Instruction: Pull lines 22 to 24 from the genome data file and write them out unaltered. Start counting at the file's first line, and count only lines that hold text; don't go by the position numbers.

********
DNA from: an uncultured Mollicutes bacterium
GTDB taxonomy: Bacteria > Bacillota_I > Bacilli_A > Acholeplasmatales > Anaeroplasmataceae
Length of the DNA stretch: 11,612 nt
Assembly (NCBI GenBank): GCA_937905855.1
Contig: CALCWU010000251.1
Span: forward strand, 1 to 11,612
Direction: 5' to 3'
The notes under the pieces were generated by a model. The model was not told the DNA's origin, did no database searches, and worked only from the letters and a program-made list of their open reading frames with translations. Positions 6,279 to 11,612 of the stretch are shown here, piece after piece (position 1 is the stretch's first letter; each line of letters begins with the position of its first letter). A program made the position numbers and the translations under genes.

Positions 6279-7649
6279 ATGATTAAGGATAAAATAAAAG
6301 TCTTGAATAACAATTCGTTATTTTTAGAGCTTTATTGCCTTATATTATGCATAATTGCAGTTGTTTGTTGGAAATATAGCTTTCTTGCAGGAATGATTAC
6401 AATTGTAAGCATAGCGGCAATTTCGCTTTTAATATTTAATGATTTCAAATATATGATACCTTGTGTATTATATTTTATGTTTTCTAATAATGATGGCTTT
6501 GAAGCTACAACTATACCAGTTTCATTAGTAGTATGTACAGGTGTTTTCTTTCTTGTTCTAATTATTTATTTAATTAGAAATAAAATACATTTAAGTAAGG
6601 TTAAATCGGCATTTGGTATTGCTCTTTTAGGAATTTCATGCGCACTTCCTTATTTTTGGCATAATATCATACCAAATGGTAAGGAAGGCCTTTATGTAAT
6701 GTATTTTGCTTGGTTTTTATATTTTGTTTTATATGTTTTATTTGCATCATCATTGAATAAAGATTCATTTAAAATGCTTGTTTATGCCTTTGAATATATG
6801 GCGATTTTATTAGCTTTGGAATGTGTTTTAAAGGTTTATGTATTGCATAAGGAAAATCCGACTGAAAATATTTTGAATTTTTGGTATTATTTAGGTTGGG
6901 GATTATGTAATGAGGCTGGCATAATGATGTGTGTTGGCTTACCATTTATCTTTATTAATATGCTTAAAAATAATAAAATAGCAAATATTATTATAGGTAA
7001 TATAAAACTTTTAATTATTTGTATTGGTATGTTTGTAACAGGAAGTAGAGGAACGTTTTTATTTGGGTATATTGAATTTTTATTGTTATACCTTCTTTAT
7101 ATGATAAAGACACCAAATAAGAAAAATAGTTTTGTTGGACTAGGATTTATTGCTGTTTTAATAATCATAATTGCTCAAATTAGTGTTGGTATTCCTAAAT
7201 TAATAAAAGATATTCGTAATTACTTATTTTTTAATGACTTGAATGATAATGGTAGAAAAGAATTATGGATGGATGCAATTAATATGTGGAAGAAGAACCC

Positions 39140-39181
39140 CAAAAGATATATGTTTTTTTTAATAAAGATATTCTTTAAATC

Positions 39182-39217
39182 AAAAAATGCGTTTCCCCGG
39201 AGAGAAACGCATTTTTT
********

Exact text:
39140 CAAAAGATATATGTTTTTTTTAATAAAGATATTCTTTAAATC

Positions 39182-39217
39182 AAAAAATGCGTTTCCCCGG